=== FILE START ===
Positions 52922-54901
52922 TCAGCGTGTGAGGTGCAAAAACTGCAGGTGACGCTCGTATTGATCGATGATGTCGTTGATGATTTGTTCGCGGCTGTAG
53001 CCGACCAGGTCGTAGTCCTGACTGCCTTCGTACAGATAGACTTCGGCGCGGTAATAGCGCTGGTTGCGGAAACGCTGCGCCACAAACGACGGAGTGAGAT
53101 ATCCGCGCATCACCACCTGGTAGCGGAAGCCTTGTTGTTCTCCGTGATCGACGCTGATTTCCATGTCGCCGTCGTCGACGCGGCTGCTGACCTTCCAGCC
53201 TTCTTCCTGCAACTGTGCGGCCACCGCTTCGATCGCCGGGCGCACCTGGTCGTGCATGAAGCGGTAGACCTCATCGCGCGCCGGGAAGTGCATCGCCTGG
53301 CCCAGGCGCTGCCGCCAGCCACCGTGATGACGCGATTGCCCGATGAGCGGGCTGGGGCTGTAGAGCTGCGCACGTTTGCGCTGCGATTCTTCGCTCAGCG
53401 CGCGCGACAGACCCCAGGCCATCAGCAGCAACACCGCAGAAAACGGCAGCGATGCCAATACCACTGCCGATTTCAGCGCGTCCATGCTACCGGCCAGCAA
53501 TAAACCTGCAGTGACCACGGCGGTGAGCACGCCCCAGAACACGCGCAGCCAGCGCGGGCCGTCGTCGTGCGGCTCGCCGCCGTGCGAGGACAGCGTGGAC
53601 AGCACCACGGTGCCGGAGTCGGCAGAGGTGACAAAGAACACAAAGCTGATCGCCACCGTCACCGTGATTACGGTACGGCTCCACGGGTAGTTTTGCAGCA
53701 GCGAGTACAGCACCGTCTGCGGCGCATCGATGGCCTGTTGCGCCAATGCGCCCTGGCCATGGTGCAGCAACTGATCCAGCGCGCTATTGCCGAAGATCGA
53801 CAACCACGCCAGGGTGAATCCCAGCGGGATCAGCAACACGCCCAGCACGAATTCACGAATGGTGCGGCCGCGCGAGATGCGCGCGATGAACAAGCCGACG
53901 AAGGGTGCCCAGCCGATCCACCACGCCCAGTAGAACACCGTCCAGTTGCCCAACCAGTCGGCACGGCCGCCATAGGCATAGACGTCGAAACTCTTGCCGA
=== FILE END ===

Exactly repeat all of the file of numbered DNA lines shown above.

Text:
Positions 52922-54901
52922 TCAGCGTGTGAGGTGCAAAAACTGCAGGTGACGCTCGTATTGATCGATGATGTCGTTGATGATTTGTTCGCGGCTGTAG
53001 CCGACCAGGTCGTAGTCCTGACTGCCTTCGTACAGATAGACTTCGGCGCGGTAATAGCGCTGGTTGCGGAAACGCTGCGCCACAAACGACGGAGTGAGAT
53101 ATCCGCGCATCACCACCTGGTAGCGGAAGCCTTGTTGTTCTCCGTGATCGACGCTGATTTCCATGTCGCCGTCGTCGACGCGGCTGCTGACCTTCCAGCC
53201 TTCTTCCTGCAACTGTGCGGCCACCGCTTCGATCGCCGGGCGCACCTGGTCGTGCATGAAGCGGTAGACCTCATCGCGCGCCGGGAAGTGCATCGCCTGG
53301 CCCAGGCGCTGCCGCCAGCCACCGTGATGACGCGATTGCCCGATGAGCGGGCTGGGGCTGTAGAGCTGCGCACGTTTGCGCTGCGATTCTTCGCTCAGCG
53401 CGCGCGACAGACCCCAGGCCATCAGCAGCAACACCGCAGAAAACGGCAGCGATGCCAATACCACTGCCGATTTCAGCGCGTCCATGCTACCGGCCAGCAA
53501 TAAACCTGCAGTGACCACGGCGGTGAGCACGCCCCAGAACACGCGCAGCCAGCGCGGGCCGTCGTCGTGCGGCTCGCCGCCGTGCGAGGACAGCGTGGAC
53601 AGCACCACGGTGCCGGAGTCGGCAGAGGTGACAAAGAACACAAAGCTGATCGCCACCGTCACCGTGATTACGGTACGGCTCCACGGGTAGTTTTGCAGCA
53701 GCGAGTACAGCACCGTCTGCGGCGCATCGATGGCCTGTTGCGCCAATGCGCCCTGGCCATGGTGCAGCAACTGATCCAGCGCGCTATTGCCGAAGATCGA
53801 CAACCACGCCAGGGTGAATCCCAGCGGGATCAGCAACACGCCCAGCACGAATTCACGAATGGTGCGGCCGCGCGAGATGCGCGCGATGAACAAGCCGACG
53901 AAGGGTGCCCAGCCGATCCACCACGCCCAGTAGAACACCGTCCAGTTGCCCAACCAGTCGGCACGGCCGCCATAGGCATAGACGTCGAAACTCTTGCCGA